How Did Equity and Equality Become Different Things?

A preview of coming attractions in societal lunacy is coming your way. Thanks, California.

By Dennis Boone

Ever since it became clear that Joe Biden would be the Democratic standard-bearer in 2020, I turned the knob on my interest in the presidential race to zero. Then broke it off. I was never a big Donald Trump fan, and Uncle Joe has typified Beltway Buffoonery since the year I graduated from high school.

My assessment of the two-party system’s best and brightest was roundly confirmed in the first presidential debate last month, when two geezers spent 90 minutes shouting at each other to get off their lawns. The local congressional races haven’t inspired much interest, either: I see them as largely foregone conclusions, and don’t expect much change among members of the bistate delegations come January. State House and Senate races? Yawn.

But there is one contest I’ll be closely following as the votes are counted Nov. 3: the outcome of California’s vote on Proposition 16. I guess they used up all the regular integers trying to calculate the state budget deficit there, and had to start again from scratch: Prop 16 would overturn Proposition 209, which voters approved nearly 25 years ago.

And just what ill-informed piece of stilted thinking did those voters sign off on back then? Why, it’s almost Hitlerian or Stalinesque—by today’s standards of racial groupthink, anyway. Take a look at what the barbarians of that era were up to:

“The state shall not discriminate against, or grant preferential treatment to, any individual or group on the basis of race, sex, color, ethnicity or national origin in the operation of public employ-ment, public education, and public contracting.”

Well, now. THAT can’t stand, can it? What’s that all about? Fairness? A level playing field? Dare I say it: Equity? Guess not. California’s governor, its senator-turned-vice-presidential candidate, virtually every member of their party establishment, academia, Hollywood and a great many 1 percenters from Silicon Valley are richly funding the effort to get rid of that outrageous display of color blindness.

Normally, I don’t care much about whether California retains its geologic grip on the rest of the continent or slides into the deep Pacific blue. Especially since my older daughter went full Snake Plissken last year and escaped from L.A. for a suburban D.C. ZIP code.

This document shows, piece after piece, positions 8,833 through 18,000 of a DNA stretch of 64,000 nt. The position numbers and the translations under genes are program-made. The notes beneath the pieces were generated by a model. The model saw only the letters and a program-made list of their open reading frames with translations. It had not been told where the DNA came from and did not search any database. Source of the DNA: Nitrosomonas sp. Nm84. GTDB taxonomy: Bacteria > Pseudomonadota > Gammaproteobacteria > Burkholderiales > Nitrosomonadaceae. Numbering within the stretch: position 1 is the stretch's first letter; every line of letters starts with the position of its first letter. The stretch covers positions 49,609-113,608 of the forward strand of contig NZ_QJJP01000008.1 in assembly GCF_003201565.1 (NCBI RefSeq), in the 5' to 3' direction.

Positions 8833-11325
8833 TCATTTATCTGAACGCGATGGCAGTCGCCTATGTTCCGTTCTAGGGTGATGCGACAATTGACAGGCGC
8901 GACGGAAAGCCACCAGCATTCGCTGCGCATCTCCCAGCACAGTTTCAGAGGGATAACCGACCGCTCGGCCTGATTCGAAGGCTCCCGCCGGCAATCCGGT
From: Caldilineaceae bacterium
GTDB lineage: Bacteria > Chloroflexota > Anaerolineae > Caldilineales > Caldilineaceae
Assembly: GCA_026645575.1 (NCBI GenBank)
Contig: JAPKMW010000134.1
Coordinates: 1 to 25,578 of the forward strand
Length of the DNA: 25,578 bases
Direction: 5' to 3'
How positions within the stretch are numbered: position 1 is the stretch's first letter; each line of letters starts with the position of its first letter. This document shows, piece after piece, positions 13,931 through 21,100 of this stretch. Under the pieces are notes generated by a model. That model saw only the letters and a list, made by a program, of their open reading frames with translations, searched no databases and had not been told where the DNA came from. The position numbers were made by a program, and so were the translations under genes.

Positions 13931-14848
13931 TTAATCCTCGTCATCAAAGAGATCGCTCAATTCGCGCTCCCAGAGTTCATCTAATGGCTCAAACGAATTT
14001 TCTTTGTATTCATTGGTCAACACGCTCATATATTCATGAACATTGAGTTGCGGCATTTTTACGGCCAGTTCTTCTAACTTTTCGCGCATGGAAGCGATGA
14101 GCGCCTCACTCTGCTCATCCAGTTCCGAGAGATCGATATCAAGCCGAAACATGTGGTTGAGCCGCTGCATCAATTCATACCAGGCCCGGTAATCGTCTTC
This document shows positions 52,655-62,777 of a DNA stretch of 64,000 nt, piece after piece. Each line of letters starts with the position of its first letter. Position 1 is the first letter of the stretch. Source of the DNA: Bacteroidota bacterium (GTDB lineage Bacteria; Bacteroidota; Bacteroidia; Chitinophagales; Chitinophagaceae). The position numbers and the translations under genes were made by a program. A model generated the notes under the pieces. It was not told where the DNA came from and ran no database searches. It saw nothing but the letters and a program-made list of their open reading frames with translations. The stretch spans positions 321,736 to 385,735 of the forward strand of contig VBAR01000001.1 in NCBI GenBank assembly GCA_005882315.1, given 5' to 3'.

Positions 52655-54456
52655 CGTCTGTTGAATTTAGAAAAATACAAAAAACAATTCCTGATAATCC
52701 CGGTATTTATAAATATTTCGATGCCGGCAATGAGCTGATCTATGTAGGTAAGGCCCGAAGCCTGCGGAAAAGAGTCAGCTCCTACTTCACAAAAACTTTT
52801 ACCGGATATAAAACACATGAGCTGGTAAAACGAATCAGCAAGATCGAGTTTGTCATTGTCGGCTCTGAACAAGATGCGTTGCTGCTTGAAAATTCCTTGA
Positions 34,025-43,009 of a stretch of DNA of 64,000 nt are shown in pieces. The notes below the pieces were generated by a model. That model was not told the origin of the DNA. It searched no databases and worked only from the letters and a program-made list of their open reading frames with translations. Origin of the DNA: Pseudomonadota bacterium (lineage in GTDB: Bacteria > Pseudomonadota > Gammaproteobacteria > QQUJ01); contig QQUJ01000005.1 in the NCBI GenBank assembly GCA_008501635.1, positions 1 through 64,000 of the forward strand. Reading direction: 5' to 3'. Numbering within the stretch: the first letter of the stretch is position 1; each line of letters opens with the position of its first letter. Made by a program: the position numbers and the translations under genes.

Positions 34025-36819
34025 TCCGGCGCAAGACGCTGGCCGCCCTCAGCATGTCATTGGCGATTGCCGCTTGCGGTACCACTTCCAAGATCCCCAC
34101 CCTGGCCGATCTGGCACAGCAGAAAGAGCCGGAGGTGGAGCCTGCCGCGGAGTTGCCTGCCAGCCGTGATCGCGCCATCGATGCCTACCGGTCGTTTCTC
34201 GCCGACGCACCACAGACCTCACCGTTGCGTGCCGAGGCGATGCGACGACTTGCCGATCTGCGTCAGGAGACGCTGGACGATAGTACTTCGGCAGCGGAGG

But this vote isn’t just about California.What starts in the Golden State has a bad habit, eventually, of making its way to the Midwest. I believe oncologists refer to this process as “metastasization.” So this vote is a precursor to a bigger decision ahead about what kind of country we want to be.

Hard as it is for some people to believe, a few of us dinosaurs were actually alive to hear a Martin Luther King Jr. speech. We found it inspirational.

Hard as it is for some people to believe, a few of us dinosaurs were actually alive to hear a Martin Luther King Jr. speech. We found it inspirational. We came of age the first time around for that “long overdue conversation about race” after the Watts riots. We supported the Civil Rights Act of 1964, and the Voting Rights Act a year later.

We came to understand equality in America as meaning everyone stood unchained in the eyes of the law: the college admissions office, the C-suite and HR department, the apartment leasing office, playgrounds, restaurants, theaters—the whole megillah. We saw state-sponsored segregation fade into history; we witnessed integration of the suburbs (come to think of it, why doesn’t anyone ever lament black flight from the urban core?) and reintegration of the city’s center.

We’ve seen—and embraced—inter-racial marriage (check the Census stats on it now vs., say, 1970); we cheer the athletic, artistic and business achievements of all races, and we support those exceptional performers with our dollars.

Now we’re told: That’s not good enough. Even if we’re not the sinners, we are stained by an original sin that goes back generations.

To which I say: The hell with that.I don’t care if you’re black, white, brown or striped like a zebra: I was raised to see you as an individual, not a color. I raised my own kids to see people—all people—the same way. Anyone who objects to that, or who spits into a hand extended in friendship because I’m melanin-deficient, is the one who has the problem we should be discussing.

I can only hope the voters in Cal-ifornia take the high road, and refrain from spitting back.

It won’t come out of the presidential, congressional or statehouse bean-counting when the votes are in, but a message is about to be delivered. We’ll know a lot more about where this nation is headed on the morning of Nov. 4, by looking to the west.

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